Taking an interdisciplinary approach, the authors invaluably pinpoint both overarching problems and possibilities associated with the social dimension of European integration. Prominent researchers of economics, law and political science tackle this complex issue, providing new solutions within their respective fields of expertise. Illustrating the importance of cohesion, this book is vital for those interested in comparative European studies, from backgrounds in public and social policy, law and economics.
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The Social Challenge Ahead
Edited by Ulf Bernitz, Moa Mårtensson, Lars Oxelheim and Thomas Persson
Edited by Anthony F. Lang and Antje Wiener
This Handbook introduces scholars and students to the history, philosophy, and evidence of global constitutionalism. Contributors provide their insights from law, politics, international relations, philosophy, and history, drawing on diverse frameworks and empirical data sets. Across them all, however, is a recognition that the international order cannot be understood without an understanding of constitutional theory. The Handbook will define this field of inquiry for the next generation by bringing together some of the leading contemporary scholars.
Bridging Economic and Legal Perspectives
The author addresses the role of criminal justice in anti-corruption by investigating assumptions in the classic law and economics approach and debating the underlying criteria for an efficient criminal justice system. Drawing on real life challenges from the policy world, the book combines insights from the literature with updated knowledge about practical law enforcement constraints. Political and administrative incentive problems, which may hinder the implementation of efficient solutions, are presented and debated.
Howard F. Chang
This research review discusses influential and diverse readings on the timely subject of immigration, including not only work published by leading economists but also important articles published by legal scholars with a focus on economic issues that are salient in debates over immigration policy. This insightful review explains the contribution that each reading makes to our understanding of immigration and also surveys the literature more broadly so as to put the selected readings in context.
Society, Markets and Rules
This highly unique book takes a fundamental look at when and how a government can fail at its core responsibility of formulating rules. Government, representing society, relates to the economy by formulating the rules within which (market) players should operate. Although market and business failure are much discussed in the economics literature, government failure is often overlooked. This book addresses this gap, exploring in detail what constitutes government failure.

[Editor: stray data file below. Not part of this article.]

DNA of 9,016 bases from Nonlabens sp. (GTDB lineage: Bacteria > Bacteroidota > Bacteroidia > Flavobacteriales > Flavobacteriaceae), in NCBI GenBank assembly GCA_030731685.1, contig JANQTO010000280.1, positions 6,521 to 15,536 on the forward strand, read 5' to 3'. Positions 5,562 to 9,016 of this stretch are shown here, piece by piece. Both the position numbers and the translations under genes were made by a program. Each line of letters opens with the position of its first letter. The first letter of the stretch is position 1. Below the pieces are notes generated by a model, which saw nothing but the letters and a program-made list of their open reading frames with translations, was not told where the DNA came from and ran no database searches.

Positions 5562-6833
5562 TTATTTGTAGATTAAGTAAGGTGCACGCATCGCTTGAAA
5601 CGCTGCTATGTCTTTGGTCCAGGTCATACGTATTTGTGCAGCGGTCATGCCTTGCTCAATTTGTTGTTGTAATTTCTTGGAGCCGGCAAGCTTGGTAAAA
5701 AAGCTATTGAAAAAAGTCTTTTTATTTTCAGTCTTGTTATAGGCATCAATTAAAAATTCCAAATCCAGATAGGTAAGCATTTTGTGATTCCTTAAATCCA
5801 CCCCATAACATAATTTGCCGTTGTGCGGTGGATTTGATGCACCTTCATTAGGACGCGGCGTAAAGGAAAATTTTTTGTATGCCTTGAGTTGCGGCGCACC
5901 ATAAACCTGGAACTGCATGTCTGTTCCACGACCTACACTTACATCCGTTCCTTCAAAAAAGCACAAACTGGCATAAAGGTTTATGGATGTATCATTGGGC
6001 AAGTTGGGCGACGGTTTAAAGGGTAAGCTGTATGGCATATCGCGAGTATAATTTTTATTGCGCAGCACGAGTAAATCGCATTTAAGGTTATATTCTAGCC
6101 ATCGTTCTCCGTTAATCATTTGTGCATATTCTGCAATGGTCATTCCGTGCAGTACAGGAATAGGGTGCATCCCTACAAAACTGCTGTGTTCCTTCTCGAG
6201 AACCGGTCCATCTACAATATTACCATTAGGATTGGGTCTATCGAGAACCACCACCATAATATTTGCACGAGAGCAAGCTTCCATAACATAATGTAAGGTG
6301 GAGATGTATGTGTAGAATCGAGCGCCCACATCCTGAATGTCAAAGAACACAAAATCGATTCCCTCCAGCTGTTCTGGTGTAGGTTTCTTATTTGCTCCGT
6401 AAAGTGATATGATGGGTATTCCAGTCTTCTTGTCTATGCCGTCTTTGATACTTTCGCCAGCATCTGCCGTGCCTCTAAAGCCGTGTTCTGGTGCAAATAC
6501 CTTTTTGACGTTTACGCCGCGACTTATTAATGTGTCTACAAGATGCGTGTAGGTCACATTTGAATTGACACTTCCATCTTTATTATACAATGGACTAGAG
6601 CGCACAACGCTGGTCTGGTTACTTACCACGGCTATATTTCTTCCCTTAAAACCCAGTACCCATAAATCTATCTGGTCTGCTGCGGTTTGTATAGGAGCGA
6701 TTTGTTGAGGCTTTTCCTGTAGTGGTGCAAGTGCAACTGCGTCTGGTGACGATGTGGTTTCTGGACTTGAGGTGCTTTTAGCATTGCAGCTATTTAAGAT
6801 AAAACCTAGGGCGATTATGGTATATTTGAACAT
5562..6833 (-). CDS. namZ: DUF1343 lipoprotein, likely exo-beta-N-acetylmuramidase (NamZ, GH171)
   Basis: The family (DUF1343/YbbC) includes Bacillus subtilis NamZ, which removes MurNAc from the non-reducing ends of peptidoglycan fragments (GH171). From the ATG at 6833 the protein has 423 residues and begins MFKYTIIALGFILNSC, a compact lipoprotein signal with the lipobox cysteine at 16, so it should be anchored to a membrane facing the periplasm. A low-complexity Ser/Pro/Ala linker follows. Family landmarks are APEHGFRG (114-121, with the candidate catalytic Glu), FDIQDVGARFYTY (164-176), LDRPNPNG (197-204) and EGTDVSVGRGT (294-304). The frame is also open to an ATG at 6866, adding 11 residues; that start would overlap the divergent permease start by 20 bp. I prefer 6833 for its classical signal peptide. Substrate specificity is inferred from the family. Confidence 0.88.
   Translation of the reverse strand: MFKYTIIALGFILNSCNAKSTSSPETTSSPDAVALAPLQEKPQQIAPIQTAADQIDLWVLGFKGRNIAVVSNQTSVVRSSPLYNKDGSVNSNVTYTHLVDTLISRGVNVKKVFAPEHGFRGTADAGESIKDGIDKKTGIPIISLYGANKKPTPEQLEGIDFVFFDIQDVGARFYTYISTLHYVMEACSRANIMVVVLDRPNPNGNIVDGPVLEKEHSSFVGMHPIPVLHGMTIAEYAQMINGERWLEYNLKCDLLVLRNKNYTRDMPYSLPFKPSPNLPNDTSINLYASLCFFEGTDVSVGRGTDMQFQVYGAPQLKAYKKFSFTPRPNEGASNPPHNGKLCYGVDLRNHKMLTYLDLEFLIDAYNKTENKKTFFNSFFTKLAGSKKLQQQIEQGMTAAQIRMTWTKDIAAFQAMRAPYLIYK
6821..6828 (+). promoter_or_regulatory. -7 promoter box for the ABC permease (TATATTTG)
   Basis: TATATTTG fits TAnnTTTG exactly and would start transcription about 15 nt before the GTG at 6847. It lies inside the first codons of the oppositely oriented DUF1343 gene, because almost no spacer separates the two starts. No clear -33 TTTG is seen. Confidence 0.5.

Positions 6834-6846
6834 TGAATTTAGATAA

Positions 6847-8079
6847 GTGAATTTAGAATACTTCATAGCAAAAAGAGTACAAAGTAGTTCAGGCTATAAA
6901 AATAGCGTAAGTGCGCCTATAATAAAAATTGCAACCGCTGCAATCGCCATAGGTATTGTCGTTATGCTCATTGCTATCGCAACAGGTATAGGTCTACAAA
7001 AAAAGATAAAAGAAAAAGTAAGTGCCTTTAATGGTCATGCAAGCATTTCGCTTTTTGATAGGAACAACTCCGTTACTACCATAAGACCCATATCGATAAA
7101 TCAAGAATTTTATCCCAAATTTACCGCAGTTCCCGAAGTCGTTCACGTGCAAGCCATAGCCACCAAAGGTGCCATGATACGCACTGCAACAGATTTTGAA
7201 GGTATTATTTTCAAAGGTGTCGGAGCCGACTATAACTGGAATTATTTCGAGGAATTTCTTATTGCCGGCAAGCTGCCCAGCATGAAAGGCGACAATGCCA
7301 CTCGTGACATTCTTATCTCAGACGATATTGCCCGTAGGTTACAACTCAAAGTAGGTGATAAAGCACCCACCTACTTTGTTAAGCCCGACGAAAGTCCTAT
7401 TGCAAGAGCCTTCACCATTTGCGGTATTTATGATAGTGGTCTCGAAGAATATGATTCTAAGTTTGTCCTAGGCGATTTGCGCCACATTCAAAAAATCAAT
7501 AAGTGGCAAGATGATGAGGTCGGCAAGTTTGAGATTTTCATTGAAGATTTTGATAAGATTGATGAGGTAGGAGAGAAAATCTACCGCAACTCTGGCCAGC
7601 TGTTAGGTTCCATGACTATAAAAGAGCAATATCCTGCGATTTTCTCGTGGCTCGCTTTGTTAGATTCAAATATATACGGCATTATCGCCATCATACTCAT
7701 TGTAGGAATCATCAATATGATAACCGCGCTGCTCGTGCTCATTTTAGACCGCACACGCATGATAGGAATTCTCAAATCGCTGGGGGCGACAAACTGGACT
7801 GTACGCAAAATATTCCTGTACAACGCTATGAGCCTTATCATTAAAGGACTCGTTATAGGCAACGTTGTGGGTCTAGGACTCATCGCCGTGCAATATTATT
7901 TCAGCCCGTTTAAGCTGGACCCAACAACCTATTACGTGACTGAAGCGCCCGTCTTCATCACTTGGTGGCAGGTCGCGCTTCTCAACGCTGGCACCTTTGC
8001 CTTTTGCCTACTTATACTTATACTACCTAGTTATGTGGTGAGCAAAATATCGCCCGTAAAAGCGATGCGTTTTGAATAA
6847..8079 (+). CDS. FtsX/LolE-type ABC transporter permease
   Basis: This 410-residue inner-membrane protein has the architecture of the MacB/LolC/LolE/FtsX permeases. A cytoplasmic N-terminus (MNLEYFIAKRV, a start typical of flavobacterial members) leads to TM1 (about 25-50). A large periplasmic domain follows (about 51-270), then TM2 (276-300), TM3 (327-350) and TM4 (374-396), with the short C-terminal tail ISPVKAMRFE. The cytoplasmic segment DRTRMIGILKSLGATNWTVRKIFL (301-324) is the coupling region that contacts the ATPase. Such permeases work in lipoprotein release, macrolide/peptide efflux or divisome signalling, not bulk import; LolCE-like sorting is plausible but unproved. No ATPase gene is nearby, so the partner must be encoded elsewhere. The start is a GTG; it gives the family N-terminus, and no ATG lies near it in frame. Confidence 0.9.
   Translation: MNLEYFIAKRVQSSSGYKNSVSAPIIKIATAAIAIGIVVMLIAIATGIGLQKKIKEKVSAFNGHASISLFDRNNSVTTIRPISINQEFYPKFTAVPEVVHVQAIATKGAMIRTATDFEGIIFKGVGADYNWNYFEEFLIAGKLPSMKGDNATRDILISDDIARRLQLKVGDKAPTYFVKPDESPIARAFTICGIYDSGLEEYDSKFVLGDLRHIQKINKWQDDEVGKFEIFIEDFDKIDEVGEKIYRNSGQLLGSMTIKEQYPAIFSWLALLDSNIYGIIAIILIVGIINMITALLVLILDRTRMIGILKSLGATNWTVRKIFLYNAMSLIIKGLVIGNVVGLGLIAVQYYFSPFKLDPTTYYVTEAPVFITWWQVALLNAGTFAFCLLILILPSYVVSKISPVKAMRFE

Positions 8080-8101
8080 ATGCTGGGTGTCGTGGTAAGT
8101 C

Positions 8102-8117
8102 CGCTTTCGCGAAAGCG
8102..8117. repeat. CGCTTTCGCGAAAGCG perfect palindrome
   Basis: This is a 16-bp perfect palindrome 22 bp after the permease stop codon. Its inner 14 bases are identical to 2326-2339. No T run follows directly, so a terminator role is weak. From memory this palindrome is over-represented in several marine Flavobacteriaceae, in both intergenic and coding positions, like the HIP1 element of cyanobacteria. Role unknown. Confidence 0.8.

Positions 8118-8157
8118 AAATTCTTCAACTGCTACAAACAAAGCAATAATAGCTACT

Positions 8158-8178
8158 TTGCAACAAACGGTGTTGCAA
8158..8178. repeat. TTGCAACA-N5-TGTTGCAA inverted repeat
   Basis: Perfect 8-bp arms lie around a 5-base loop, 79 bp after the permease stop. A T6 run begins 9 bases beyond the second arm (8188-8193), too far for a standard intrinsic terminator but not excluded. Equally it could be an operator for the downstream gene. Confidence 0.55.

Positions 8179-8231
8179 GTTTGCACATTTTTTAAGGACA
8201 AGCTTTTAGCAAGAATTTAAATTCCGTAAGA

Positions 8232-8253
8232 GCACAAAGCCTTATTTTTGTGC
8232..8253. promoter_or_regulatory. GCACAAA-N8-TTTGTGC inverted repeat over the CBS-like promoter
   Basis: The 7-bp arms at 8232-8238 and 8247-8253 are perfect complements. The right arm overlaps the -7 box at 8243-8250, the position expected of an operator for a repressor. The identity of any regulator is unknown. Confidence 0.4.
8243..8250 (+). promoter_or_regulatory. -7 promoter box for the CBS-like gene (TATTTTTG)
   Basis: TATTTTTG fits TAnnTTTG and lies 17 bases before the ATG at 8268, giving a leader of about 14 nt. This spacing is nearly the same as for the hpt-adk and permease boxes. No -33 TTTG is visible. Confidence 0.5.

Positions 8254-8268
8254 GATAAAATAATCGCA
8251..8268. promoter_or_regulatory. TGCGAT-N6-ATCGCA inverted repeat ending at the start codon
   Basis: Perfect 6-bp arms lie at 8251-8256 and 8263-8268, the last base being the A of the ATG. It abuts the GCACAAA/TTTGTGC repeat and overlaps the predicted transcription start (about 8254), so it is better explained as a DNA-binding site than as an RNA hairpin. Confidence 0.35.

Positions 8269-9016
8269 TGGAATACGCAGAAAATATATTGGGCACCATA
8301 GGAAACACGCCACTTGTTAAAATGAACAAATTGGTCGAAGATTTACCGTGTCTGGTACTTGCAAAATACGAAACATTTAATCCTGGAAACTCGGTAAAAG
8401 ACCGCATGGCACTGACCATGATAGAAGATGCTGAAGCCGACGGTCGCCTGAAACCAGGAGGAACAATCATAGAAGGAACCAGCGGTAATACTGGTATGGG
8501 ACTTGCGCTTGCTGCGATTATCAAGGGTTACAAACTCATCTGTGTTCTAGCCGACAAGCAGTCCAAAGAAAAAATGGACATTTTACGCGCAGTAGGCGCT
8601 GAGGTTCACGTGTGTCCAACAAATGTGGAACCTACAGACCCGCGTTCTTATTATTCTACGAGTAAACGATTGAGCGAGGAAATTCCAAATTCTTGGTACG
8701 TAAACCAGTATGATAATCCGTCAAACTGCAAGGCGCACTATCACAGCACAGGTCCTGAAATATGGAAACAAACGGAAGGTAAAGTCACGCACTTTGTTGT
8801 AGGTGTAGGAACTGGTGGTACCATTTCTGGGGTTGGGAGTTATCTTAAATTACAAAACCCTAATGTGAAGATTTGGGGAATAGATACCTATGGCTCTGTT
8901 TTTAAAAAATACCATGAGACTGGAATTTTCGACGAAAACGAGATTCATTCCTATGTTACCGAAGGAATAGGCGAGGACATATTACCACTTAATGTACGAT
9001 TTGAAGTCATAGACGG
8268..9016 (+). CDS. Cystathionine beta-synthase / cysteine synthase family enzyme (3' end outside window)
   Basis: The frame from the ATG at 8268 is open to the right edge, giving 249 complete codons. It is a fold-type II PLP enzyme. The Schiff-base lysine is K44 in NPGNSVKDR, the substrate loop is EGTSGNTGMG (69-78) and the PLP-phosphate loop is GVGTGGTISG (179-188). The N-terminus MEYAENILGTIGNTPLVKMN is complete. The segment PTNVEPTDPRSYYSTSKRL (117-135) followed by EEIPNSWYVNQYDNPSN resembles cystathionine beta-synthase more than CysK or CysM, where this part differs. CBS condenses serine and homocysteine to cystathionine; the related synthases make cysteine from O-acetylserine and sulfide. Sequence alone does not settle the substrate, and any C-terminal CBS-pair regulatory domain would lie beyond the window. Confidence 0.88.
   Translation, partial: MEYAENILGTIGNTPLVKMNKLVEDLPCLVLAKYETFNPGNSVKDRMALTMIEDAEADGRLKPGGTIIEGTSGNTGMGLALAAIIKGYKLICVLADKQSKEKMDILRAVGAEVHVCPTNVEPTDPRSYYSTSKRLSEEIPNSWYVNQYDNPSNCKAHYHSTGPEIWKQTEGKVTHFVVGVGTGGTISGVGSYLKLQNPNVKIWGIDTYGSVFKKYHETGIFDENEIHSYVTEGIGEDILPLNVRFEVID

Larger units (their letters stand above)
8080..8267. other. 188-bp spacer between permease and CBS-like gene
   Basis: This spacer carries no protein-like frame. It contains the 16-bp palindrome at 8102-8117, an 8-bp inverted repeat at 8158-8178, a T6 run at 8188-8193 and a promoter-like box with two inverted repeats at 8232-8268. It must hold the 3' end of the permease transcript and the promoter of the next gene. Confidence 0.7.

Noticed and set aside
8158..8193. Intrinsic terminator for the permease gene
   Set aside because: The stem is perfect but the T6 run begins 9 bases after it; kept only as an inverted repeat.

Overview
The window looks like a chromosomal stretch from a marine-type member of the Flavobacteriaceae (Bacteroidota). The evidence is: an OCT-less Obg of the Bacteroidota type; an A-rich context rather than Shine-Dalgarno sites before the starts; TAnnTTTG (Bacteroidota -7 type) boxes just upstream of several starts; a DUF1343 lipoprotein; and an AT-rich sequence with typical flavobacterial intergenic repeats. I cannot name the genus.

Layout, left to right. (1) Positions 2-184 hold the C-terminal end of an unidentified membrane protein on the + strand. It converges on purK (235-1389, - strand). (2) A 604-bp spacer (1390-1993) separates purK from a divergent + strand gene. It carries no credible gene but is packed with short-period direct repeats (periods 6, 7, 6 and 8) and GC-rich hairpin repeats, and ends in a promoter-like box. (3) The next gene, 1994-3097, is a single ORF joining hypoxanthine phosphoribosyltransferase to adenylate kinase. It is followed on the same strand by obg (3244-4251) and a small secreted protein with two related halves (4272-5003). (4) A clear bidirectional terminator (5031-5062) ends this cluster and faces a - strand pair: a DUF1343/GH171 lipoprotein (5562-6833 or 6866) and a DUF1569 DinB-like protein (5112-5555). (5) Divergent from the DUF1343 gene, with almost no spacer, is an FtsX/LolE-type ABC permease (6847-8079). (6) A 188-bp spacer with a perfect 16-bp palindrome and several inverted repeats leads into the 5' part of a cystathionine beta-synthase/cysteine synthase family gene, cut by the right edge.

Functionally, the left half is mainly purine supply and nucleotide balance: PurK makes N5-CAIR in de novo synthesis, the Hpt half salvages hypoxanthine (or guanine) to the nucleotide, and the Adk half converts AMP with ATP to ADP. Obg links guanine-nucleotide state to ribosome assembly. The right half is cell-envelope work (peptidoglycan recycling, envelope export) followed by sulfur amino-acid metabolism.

Law and Economics Approaches to Bid Rigging
Stefan E. Weishaar
Stefan Weishaar explores the ways in which economic theory can be used to mitigate the adverse effects of bid rigging cartels. The study sheds light on one of the vital issues for achieving cost-effective public procurement – which is itself a critical question in the context of the global financial crisis. The book comprehensively examines whether different laws deal effectively with bid rigging and the ways in which economic theory can be used to mitigate the adverse effects of such cartels. The employed industrial economics and auction theory highlights shortcomings of the law in all three jurisdictions – the European Union, China and Japan – and seeks to raise the awareness of policymakers as to when extra precautionary measures against bid rigging conspiracies should be taken.
Theoretical Framework and Empirical Analysis
This innovative volume offers a thorough breakdown of the issues surrounding takings compensation – payments made as reimbursement for government takeover of private property. Using examples from New York City and Taiwan, Yun-chien Chang discusses the advantages and disadvantages of different methods of compensation and offers insightful suggestions for future implementation.
Challenges of Representation and Distribution
Edited by Jenny Steele and Willem H. van Boom
This insightful book considers phenomena such as mass torts, which affect numerous victims, and complex insolvency cases, which concern multiple and often competing interests.
In this research review, Christopher May – a leading authority in the field – identifies material that provides important insights on the global governance of intellectual property. His discussion ranges across a number of disciplines and political perspectives to establish that the political economic analysis of intellectual property is both multifaceted and contested and is a comprehensive guide to the main issues under discussion.